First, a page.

The building is pretty large and spacious, so it makes it great for pushing a stroller around, but perhaps a little too open for toddlers that tend to run instead of walk. I did my usual, “alright, you’re the leader, you decide where we’ll go and we’ll follow you!” I turned the stroller around, and she had bolted, she was gone out of my sight! My heart sank for a second until we found each other. At that point, I realized that I had to park the stroller; wear the baby, and “run” after her due to the expansive quality of the space we were dealing with.

As far as tactile-kinesthetic activity centers appropriate for young toddlers, there is the usual art studio; water play area/puppet theater/nature center (ECOnnect); a train activity and car center (TRAINING WHEELS); as well as, as a building/construction center (STRUCTURES). Watch out for the wet floors at the water play area as there are no mats and a limited number of aprons. Also, watch out for the short, blue, wooden swinging gate that connects the tug boat to the car center, as my toddler got her little finger caught there. No injuries, but simply a mom’s gasp!

The other interesting centers that bridged from ECOnnect or were part of THE POWER OF ME and BANK IT had a lot of educational value, but not engaging or accessible enough for my toddler. For example, she was too young to activate the electricity through the cranking power motor; the human physiology and anatomy presentation was just that – a presentation with some mirrors for self-reflection; the awesome rock wall did not have any harnesses for suspension and safety, so the toddlers are at the parents’ mercy; the video activating row boat was too large for a toddler to work alone, and the BANK IT activities would be truly educational for a 5 year old or older, with one exception – the Bank’s drive-through pneumatic tube was super popular with my 3 year old! It was an identical life size deposit tube that you got to insert and watch it travel back and forth from the car to the teller in the adjacent side of the room!

We were about to leave, when my toddler decided to give the gigantic climbing sphere another try – on her own! And there she went, up and up and up – all the way to the very top without looking back! I felt like a parent letting go of your child on a bike without training wheels for the first time! She was excited, not the typical, “Yeah! It’s so fun!”  excited, but that proud, “Look at what I’ve done, Mommy! I’ve overcome my fear, challenged myself, and did it!” surprised herself excitement. And there she was, all by herself, at the tippy top of the sphere – climbing up and down the wavy, bridged steps, like a little monkey who had just discovered the emancipating liberty of swinging back and forth from the forest vines! And I heard her yell, over and over, for everyone to hear: “Look Mommy! I’m here! Look this way! Come to this side! I love you, Mommy!” and her voice echoed throughout the Museum chambers. I turned around, and asked the receptionist what “this thing” was called, which to that she answered, “STRATOSPHERE,” of course, “strato·sphere:” “That STRATOSPHERE was super cool, Mommy!”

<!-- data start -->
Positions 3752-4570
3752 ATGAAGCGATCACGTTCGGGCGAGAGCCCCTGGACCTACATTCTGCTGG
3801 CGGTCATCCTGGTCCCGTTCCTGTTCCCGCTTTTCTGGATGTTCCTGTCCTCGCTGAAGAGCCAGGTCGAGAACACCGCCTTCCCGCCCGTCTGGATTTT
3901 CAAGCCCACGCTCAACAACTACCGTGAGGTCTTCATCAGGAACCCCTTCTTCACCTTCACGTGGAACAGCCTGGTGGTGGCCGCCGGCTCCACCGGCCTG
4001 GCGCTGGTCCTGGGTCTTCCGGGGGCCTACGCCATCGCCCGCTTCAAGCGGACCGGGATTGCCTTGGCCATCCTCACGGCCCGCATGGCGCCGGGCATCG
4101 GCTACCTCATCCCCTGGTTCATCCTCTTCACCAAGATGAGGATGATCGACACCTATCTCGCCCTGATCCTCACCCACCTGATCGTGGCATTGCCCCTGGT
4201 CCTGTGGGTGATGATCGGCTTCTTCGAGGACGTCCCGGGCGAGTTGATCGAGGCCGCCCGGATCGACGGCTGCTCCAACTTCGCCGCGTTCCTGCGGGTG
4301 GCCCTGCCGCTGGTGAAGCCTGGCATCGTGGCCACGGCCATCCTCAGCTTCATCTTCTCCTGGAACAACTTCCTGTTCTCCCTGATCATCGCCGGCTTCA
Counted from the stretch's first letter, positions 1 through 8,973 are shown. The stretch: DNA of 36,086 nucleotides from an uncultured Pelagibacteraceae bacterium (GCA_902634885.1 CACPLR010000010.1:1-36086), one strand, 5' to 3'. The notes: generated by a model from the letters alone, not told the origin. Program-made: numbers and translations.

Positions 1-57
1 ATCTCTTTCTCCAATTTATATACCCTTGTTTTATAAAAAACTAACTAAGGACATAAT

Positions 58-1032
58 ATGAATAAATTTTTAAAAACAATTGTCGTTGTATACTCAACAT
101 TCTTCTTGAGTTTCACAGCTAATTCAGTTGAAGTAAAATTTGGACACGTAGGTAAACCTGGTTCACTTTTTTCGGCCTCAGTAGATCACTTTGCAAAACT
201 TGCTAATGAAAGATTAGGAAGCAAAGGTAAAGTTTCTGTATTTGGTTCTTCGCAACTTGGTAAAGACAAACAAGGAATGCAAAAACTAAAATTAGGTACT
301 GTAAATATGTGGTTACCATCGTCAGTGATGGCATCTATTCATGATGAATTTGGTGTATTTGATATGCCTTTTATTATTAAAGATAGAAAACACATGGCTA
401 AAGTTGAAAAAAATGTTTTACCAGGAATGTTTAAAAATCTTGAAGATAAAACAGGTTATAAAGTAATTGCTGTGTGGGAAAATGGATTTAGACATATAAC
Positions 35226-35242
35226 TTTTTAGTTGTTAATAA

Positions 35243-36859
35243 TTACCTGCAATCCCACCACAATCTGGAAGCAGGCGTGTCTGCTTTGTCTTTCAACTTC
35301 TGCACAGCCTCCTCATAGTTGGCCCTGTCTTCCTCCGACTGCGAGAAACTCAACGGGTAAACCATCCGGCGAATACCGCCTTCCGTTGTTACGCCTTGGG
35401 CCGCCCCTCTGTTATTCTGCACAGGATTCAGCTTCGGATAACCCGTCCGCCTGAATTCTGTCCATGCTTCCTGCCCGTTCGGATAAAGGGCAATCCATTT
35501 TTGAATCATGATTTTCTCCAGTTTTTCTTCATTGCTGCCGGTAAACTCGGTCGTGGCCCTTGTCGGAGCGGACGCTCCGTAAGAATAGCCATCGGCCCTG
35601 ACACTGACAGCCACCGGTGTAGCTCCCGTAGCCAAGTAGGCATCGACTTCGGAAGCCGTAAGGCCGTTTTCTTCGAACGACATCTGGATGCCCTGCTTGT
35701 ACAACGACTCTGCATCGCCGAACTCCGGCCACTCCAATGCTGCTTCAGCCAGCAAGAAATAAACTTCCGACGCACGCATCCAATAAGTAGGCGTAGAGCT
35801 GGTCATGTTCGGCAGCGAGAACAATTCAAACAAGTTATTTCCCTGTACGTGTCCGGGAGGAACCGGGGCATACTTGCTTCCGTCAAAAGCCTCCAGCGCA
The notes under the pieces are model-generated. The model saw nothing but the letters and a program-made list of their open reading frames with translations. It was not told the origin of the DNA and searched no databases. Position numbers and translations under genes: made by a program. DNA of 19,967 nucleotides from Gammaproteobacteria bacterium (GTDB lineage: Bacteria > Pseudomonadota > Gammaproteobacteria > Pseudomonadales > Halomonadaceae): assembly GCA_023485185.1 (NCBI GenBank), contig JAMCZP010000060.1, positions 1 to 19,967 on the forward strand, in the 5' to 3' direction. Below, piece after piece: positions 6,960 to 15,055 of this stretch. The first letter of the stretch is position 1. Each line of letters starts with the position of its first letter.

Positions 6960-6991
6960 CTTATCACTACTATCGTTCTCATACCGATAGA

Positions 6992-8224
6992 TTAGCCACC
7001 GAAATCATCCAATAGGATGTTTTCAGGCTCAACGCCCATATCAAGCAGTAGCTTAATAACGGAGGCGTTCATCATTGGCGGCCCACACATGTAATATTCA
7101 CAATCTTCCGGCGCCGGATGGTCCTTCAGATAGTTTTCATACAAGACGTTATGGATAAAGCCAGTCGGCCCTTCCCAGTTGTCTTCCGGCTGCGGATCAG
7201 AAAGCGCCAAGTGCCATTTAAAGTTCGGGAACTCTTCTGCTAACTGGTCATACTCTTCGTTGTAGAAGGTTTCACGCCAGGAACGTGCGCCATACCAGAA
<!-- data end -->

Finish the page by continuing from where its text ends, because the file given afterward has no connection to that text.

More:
• If you’re in the area, definitely stop by the Delaware Children’s Museum!
  • If you’re looking to mix things up a bit and want to experience a nice playdate outside your neck of the woods, and want to feel like you’re taking a road trip on a nice sunny day, then definitely go and be sure to get lunch at the Iron Hill Brewery or Joe’s Crab Shack next door afterwards (DECafe inside the Museum is not in operation yet). For a full day of activities, if you can avoid meltdowns, try some of the other DE waterfront attractions (e.g. Contemporary Art Museum around the corner).
  • If like me, you’re a park, playground and children’s museum chaser – with toddlers who love to climb, seek out the Delaware Children’s Museum if just for the STRATOSPHERE!

Getting There: The Delaware Children’s Museum is located at the DE riverfront amidst their other attractions (make sure you obtain the most up to date address on “Justison Street” off of their website, or you might end up with an outdated address in the business district.).

  • It’s an easy drive on 95-S from Philadelphia to Wilmington.
  • From South Jersey, you can go through Philadelphia (which you want to avoid around rush hours), or take the Delaware Memorial Bridge (be prepared to take alternate routes along the 1-lane sections of Route 322 if you encounter traffic there too).


By Min Derry

Local Mom and Contributing Blogger to Mom2MomNJ